Bryan Bulawa -- Chief Financial Officer

As far as what we're looking at, yes.

Brian Zarahn -- Mizuho -- Analyst

Thanks, Bryan.

Operator

The next question will come from Matthew Phillips with Guggenheim.

Matthew Phillips -- Guggenheim -- Analyst

Good morning, guys. Follow up on the crude hedging program you all initiated, the recovery there, would we expect to see that evenly spread through the lifespan of that through '19? How should we view that?

Daniel Boss -- Senior Vice President

This is Daniel Boss. If you look at the total recognized loss during the first quarter on that program and then combine that with what was recognized through December of 2017, we expect about $118 million to reverse in the second through fourth quarter of 2018, an additional $40 million to reverse in 2019.

Matthew Phillips -- Guggenheim -- Analyst

Got it. On the NGL conversion, once you have sufficient commercial interest, how long will that take from when you decide until when it's in service.

James Teague -- Director and Chief Executive Officer

Less than a year.

Matthew Phillips -- Guggenheim -- Analyst

Got it. Okay. That's all for me. Thank you.

Operator

The next question will come from Darren Horowitz with Raymond James.

Darren Horowitz -- Raymond James -- Analyst

Good morning, guys. Jim, my first question -- with a lot of the new crackers expected to start up, let's just say into May and even into June if they get pushed back a little bit, what's your in house view on regional ethane netbacks? Is there the opportunity if we can soak up some of that rejected ethane and ethane prices get up to about $0.30 by the middle of this year, hypothetically on page to exit in that mid-$0.30 range, do you guys foresee some regional arbitrage opportunities happening and what do you think that could mean from an opportunistic processing perspective for you?

James Teague -- Director and Chief Executive Officer

Took young long enough to get on the phone, Darren.

Brent Secrest -- Senior Vice President

In terms of ethane prices, what you're seeing is some competition for the pipe. So, when you see some stranded barrels up in Conway, that leads to potentially some ethane that may not get in the pipe, which lessens supply. I think it's fairly well-known that frack space is tight right now and we haven't seen that for a while. I can create a bullish case for ethane. I don't think it's a long-term bullish case. I think it's a short-term bullish case. Then once you see pipelines come online and frack space starting to lighten up as the fracks come online, then I think maybe things get back to normal. Certainly in the short-term, there's going to be a fight for pipeline space.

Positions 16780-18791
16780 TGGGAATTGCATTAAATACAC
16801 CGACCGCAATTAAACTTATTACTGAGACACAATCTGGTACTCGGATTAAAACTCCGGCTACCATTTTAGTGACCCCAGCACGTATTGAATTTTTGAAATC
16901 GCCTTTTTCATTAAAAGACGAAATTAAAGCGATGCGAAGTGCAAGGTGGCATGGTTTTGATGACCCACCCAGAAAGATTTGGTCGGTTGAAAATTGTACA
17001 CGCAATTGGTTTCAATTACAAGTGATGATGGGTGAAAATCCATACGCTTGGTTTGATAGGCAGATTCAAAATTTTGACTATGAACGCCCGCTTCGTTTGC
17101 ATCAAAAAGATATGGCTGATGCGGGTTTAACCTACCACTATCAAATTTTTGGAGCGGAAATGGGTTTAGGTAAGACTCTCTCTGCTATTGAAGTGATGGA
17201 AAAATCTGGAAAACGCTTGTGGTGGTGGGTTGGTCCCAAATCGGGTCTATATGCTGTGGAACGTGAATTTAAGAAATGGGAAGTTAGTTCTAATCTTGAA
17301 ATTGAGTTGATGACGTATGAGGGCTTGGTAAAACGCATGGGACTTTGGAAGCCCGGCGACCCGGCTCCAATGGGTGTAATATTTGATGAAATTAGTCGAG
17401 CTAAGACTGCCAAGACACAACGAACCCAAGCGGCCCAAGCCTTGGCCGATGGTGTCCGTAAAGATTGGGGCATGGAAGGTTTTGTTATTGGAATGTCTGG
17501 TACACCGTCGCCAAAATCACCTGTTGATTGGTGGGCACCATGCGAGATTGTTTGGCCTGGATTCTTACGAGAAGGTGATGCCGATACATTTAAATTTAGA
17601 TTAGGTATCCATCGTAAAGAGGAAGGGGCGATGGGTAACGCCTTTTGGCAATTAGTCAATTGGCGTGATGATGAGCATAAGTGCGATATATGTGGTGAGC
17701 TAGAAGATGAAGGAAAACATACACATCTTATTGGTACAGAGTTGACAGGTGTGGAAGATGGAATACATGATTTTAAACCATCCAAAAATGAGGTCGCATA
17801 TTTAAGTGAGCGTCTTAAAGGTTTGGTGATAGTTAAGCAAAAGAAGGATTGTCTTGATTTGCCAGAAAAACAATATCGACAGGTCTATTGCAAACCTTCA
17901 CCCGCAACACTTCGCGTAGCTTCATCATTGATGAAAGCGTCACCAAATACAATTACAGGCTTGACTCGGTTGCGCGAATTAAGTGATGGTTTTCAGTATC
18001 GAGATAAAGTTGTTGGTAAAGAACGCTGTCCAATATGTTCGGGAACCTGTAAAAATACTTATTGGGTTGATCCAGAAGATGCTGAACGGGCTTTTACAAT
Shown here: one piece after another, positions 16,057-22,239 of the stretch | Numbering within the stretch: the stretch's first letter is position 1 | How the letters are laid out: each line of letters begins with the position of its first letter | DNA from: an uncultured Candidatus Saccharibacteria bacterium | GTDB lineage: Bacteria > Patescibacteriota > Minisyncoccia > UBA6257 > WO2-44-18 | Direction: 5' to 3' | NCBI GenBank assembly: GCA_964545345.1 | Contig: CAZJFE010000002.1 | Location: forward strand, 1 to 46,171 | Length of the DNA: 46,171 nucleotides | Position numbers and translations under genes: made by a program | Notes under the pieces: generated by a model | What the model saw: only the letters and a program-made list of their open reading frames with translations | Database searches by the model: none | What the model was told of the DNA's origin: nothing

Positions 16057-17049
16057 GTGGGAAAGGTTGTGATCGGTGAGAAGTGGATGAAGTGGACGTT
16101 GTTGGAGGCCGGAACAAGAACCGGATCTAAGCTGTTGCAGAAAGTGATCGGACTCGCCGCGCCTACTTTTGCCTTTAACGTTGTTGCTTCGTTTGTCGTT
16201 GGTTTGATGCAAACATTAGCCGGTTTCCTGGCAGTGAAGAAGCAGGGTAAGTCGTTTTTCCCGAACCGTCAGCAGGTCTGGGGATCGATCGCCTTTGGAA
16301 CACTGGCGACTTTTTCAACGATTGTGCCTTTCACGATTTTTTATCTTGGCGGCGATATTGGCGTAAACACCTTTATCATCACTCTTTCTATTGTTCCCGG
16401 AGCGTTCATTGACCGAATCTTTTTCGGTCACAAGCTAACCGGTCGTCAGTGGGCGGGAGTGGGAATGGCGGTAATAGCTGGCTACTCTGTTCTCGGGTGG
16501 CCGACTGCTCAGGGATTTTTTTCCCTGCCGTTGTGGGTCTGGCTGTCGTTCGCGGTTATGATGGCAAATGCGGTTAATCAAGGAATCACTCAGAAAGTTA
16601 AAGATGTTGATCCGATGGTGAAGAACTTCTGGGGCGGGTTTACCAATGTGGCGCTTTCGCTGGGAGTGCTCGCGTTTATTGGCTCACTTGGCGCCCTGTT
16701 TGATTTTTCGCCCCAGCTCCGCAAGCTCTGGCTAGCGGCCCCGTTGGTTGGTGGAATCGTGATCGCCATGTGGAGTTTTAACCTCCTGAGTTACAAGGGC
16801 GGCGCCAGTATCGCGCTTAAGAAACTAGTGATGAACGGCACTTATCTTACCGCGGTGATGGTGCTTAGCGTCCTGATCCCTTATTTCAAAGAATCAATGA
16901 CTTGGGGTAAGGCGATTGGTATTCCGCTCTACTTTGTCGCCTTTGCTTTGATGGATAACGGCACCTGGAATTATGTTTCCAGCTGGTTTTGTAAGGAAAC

James Teague -- Director and Chief Executive Officer

I think what he just said is yes, we see arbitrage opportunities. Is that when you said, Brent?

Brent Secrest -- Senior Vice President

Yeah, I said it in more words, though.

Darren Horowitz -- Raymond James -- Analyst

I got it. Jim, just kind of a big picture, more hypothetical question -- it seems like this trade war issue or tariff issue with the US and China continues to get kicked around. Recently, there's been more discussion talking about what that could do with regard to US propane exports and any thoughts on possibly an issue with reneging on long-term binding contracts and if that happens, then that could discount barrels to find other markets and maybe the Chinese demand could be met by a bid up of Mideast barrels possibly depressing US product and leaving it stuck at the dock. How do you navigate all this mess? How do you think it plays out?

James Teague -- Director and Chief Executive Officer

First of all, I get out of the fetal position in the corner of my office. I'm not worried about it, Darren. First of all, there's been no tariffs imposed. We don't have one contract -- no, we've got one contract with a Chinese company. If it happens -- there's a demand for LPG. It's not just China. It's Korea. It's India. So, I don't worry that, "Okay, China won't import our propane." Well, they're going to import somebody's propane, which is going to leave somebody else needing propane.

Darren Horowitz -- Raymond James -- Analyst

So, maybe the better way to think about it is the physical product will price to move.

James Teague -- Director and Chief Executive Officer

Yes.

Darren Horowitz -- Raymond James -- Analyst

Okay. And then finally, for me, Bryan, just one quick housekeeping question -- and I guess we can do the math in reverse -- but what's the aggregate value of the Midland to ECHO hedges and more importantly, what's the timing and magnitude as to when they get settled between now and the end of 2019?

Bryan Bulawa -- Chief Financial Officer

I'm going to let Daniel answer that.

Daniel Boss -- Senior Vice President

So, Darren, the aggregate value is $156 million that we recognize through March. Like I mentioned before, if you look at that on the way it roles off, about $118 million rolls off for the balance of this year and then $38 million for 2019. Now, that implies that these valuations are as of March 31st. So, as spreads continue to widen in April, we continue to see additional losses materialize. So, you might see additional losses in April and in the second quarter, that would lead to even larger reversals to the upside from that period forward.